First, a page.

%%% -*-BibTeX-*- %%% ==================================================================== %%% BibTeX-file{ %%% author = "Nelson H. F. Beebe", %%% version = "1.12", %%% date = "11 March 2019", %%% time = "18:58:03 MST", %%% filename = "topc.bib", %%% address = "University of Utah %%% Department of Mathematics, 110 LCB %%% 155 S 1400 E RM 233 %%% Salt Lake City, UT 84112-0090 %%% USA", %%% telephone = "+1 801 581 5254", %%% FAX = "+1 801 581 4148", %%% URL = "http://www.math.utah.edu/~beebe", %%% checksum = "00952 5174 29538 275848", %%% email = "beebe at math.utah.edu, beebe at acm.org, %%% beebe at computer.org (Internet)", %%% codetable = "ISO/ASCII", %%% keywords = "ACM Transactions on Parallel Computing %%% (TOPC); bibliography; BibTeX", %%% license = "public domain", %%% supported = "yes", %%% docstring = "This is a COMPLETE BibTeX bibliography for %%% ACM Transactions on Parallel Computing (TOPC) %%% (CODEN ????, ISSN 2329-4949 (print), %%% 2329-4957 (electronic)). The journal appears %%% quarterly, and publication began with volume %%% 1, number 1, in September 2014. %%% %%% At version 1.12, the COMPLETE journal %%% coverage looked like this: %%% %%% 2014 ( 8) 2016 ( 25) 2018 ( 22) %%% 2015 ( 29) 2017 ( 16) 2019 ( 4) %%% %%% Article: 104 %%% %%% Total entries: 104 %%% %%% The journal Web page can be found at: %%% %%% http://topc.acm.org/ %%% %%% The journal table of contents page is at: %%% %%% http://dl.acm.org/pub.cfm?id=J1496 %%% http://dl.acm.org/citation.cfm?id=2632163 %%% %%% Qualified subscribers can retrieve the full %%% text of recent articles in PDF form. %%% %%% The initial draft was extracted from the ACM %%% Web pages. %%% %%% ACM copyrights explicitly permit abstracting %%% with credit, so article abstracts, keywords, %%% and subject classifications have been %%% included in this bibliography wherever %%% available. Article reviews have been %%% omitted, until their copyright status has %%% been clarified. %%% %%% bibsource keys in the bibliography entries %%% below indicate the entry originally came %%% from the computer science bibliography %%% archive, even though it has likely since %%% been corrected and updated. %%% %%% URL keys in the bibliography point to %%% World Wide Web locations of additional %%% information about the entry. %%% %%% BibTeX citation tags are uniformly chosen %%% as name:year:abbrev, where name is the %%% family name of the first author or editor, %%% year is a 4-digit number, and abbrev is a %%% 3-letter condensation of important title %%% words. Citation tags were automatically %%% generated by software developed for the %%% BibNet Project. %%% %%% In this bibliography, entries are sorted in %%% publication order, using ``bibsort -byvolume.'' %%% %%% The checksum field above contains a CRC-16 %%% checksum as the first value, followed by the %%% equivalent of the standard UNIX wc (word %%% count) utility output of lines, words, and %%% characters. This is produced by Robert %%% Solovay's checksum utility.", %%% } %%% ====================================================================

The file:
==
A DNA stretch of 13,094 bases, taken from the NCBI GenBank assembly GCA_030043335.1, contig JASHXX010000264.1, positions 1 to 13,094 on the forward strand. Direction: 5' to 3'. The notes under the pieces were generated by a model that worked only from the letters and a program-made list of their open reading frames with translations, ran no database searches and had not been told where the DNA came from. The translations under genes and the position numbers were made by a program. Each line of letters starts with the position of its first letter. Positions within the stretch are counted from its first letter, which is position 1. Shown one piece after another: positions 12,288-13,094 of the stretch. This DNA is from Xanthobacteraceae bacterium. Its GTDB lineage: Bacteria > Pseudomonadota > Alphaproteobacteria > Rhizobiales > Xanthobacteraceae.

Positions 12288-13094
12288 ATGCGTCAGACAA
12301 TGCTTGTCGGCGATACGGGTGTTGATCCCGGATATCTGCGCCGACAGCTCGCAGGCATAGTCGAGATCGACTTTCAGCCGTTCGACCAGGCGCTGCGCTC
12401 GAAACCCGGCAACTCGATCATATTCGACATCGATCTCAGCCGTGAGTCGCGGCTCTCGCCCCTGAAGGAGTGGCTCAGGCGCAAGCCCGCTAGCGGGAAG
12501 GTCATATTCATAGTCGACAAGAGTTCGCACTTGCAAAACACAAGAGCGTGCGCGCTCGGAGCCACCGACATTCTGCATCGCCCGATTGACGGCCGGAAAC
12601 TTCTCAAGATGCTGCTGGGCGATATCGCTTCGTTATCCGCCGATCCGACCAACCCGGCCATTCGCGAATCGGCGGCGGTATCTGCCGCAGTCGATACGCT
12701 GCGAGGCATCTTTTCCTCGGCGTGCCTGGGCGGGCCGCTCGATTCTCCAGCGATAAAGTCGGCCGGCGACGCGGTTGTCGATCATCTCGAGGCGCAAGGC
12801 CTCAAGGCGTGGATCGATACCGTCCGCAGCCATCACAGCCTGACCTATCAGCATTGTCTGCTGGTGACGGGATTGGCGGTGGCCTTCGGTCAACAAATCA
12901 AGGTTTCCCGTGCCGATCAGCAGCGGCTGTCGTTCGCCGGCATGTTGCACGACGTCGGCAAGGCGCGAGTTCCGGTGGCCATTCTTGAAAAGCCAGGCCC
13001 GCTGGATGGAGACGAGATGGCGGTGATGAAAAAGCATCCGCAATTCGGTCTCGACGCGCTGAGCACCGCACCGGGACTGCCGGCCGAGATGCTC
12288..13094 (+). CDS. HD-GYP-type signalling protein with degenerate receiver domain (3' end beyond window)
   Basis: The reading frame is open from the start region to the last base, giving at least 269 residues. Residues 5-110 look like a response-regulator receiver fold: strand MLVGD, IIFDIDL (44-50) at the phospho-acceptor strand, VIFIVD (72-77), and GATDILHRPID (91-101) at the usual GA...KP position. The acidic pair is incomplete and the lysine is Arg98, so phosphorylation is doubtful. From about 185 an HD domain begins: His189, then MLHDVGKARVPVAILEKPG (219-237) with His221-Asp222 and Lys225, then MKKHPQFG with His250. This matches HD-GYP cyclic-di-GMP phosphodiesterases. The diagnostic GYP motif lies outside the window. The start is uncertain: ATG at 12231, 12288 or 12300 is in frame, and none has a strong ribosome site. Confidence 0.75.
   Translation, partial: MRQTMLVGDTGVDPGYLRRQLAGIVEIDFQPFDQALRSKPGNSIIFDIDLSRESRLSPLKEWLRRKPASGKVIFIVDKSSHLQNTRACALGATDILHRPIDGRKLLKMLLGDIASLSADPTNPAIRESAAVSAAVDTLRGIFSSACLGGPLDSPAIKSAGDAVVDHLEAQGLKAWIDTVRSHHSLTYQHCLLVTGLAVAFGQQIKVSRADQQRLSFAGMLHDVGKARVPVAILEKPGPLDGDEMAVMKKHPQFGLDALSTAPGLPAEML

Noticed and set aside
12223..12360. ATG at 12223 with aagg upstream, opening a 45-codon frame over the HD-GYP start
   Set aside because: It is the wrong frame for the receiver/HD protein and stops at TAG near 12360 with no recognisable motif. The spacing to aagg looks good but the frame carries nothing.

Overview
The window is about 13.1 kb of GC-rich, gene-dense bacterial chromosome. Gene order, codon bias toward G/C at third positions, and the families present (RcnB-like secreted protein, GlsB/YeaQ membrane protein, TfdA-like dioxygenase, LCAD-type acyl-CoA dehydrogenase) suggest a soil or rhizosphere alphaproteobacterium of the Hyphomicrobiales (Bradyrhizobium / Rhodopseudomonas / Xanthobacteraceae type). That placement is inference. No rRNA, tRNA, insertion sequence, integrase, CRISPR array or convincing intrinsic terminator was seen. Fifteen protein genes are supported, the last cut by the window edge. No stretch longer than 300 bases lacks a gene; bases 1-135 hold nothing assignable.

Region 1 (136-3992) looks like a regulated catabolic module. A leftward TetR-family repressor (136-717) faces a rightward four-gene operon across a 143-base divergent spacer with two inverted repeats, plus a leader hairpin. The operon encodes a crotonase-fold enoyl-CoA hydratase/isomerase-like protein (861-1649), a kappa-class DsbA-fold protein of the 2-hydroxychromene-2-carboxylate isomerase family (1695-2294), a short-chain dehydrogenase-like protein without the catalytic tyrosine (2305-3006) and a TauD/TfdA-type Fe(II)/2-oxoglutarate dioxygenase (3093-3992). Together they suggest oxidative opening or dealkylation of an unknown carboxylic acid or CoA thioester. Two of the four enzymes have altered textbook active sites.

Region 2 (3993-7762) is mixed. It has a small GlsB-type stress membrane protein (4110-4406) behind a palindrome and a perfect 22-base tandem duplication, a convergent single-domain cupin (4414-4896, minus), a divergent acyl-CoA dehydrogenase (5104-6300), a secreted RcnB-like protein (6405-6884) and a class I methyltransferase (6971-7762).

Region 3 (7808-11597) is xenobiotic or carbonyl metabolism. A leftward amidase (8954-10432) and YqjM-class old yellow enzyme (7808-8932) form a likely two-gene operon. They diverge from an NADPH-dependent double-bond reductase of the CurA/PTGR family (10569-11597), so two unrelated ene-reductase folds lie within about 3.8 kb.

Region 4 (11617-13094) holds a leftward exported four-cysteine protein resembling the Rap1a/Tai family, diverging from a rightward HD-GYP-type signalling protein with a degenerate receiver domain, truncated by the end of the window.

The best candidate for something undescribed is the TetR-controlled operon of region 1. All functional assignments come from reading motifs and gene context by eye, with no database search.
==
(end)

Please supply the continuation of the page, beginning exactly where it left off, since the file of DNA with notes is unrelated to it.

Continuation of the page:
@Preamble{"\input bibnames.sty" # "\def \TM {${}^{\sc TM}$}" }